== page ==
BY DUSICA SUE MALESEVIC | A 35-year-old man was slashed in the arm near The Battery in what appears to be a fight between two rival groups of ticket sellers on Wednesday.
Witnesses told DNAInfo that the two groups were chasing each on State St. in the Financial District when the man was slashed.
Police say the man was taken to Lower Manhattan Hospital at 1 p.m. and is in stable condition. They would not release any other information.
Just a week before the stabbing, police said they were well aware of the fierce competition for tourists between vendors near the Whitehall Ferry Terminal.
“These sightseeing tickets-tours salesmen prey on tourists,” Captain Mark Iocco, the First Precinct’s commander, said last week. “They’re becoming a huge problem.”
At the end of May, the New York Post reported that two tourists were bamboozled out of $400 for two tickets to the Staten Island ferry, which is free.
The precinct has stepped up its enforcement of the area, stationing additional cops at the terminal and by Battery Park, now known as The Battery, he said at precinct’s community council meeting June 25.
In addition to the beefed up patrols, plainclothes cops — dressed like tourists with hats and cameras — are also stationed there. The plainclothes are trying to get close enough to listen in on conversations between the hawkers and the tourists — trying to see if there is some kind of fraudulent ticket being sold, said Iocco.
“These guys get very very aggressive,” he said. “They’re telling [the tourists] anything to sell them something.”
He said police officers have also been reassigned from Soho to that area.
The precinct is employing its scooter task force to drive up and down near the sellers to get them off their game a bit, said Iocco. The hawkers have a system, he said, communicating by radio when they see the police coming and then moving to another spot.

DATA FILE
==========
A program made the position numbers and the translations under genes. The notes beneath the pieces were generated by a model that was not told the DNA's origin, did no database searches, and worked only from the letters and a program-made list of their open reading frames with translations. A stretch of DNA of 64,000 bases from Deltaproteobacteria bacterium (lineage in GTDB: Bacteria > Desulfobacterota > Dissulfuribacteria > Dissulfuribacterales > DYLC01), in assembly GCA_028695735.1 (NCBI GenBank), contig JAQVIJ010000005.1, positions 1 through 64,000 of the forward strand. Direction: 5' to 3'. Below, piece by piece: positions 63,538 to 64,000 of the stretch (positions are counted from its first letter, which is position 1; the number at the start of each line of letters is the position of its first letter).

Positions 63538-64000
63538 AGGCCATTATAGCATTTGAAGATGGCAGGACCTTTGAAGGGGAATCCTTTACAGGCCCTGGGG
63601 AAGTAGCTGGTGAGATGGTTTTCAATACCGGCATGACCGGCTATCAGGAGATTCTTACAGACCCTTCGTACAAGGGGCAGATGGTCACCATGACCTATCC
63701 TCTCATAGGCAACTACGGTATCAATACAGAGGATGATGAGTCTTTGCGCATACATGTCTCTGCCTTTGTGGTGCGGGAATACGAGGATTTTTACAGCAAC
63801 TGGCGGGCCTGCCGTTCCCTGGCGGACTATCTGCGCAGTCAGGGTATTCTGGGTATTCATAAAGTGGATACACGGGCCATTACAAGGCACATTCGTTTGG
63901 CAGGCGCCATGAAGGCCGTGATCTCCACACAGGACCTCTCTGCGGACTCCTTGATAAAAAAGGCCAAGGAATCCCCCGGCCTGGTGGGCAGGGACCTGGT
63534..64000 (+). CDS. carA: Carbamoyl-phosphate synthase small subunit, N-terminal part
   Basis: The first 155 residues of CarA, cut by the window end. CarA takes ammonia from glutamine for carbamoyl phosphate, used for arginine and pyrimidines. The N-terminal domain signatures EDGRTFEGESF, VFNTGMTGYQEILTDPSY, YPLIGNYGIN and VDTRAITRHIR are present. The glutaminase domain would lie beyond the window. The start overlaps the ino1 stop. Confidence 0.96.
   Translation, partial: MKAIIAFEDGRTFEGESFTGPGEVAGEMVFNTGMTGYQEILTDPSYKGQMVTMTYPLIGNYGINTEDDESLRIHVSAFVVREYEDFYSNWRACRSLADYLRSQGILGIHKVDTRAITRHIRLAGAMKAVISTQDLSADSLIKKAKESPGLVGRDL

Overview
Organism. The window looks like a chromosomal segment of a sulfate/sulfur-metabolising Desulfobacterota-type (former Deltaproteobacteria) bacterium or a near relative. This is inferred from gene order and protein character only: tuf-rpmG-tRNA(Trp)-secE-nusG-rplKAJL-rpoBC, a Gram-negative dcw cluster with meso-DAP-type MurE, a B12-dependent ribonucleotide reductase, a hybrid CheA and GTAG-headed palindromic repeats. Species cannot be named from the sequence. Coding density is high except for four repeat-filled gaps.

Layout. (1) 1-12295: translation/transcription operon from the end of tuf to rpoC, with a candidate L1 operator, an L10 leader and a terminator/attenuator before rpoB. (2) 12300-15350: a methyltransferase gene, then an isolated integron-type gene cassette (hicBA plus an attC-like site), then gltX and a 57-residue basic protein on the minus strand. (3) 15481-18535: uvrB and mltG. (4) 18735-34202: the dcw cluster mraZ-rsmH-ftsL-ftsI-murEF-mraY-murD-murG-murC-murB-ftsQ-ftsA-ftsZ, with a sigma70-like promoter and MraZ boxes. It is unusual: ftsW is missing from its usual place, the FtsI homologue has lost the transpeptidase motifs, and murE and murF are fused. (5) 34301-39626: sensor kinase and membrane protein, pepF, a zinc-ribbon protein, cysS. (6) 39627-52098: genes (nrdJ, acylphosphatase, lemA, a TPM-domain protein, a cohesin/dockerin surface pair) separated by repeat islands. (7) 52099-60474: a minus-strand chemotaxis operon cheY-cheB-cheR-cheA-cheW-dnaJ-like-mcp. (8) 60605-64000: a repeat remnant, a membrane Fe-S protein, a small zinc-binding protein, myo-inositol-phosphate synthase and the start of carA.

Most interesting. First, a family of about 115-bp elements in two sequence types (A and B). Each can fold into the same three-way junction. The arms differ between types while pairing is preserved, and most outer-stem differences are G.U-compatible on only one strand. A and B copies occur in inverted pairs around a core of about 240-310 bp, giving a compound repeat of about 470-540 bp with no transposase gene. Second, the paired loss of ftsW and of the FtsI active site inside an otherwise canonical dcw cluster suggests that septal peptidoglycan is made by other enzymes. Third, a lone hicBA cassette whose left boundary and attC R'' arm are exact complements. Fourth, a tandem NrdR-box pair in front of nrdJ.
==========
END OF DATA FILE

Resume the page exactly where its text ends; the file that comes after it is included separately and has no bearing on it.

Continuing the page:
The day before the stabbing, there were numerous ticket sellers conversing with tourists on the plaza near the ferry terminal. Touts shouted “Statue of Liberty, guys?” and “helicopter ride.” There were several uniforms on display — beige, light blue short-sleeved shirts, deep red and blue jackets as well as long-sleeved white shirts with lettering. Some sported green Statue of Liberty crowns while they talked to tourists in Spanish and English.
One ticket seller lamented the “one bad apple” — the hawker who sold expensive tickets for the free ferry — as ruining the business for others.
“Tourists look at us like scam artists,” he said. The hawker, who identified himself as Rico Rodriguez, wore a beige shirt that had “Tourism Inc.” and “sightseeing” on it.
He said he’s now careful to avoid selling in the park or on Dept. of Transportation property like the ferry terminal.
Iocco has met with the Downtown Alliance and the Battery Park City Authority about this issue and is looking to start a campaign for tourists — some sort of signs or handouts in several different languages — to alert them.
The police have been making a lot of arrests as well as issuing summons for trespassing — ticket sellers are not allowed to vend on Parks Dept. or Dept. of Transportation property, said Iocco.
But so far it has been ineffective.
“They get thrown out. They go to court,” he said. “They’re back the next day.”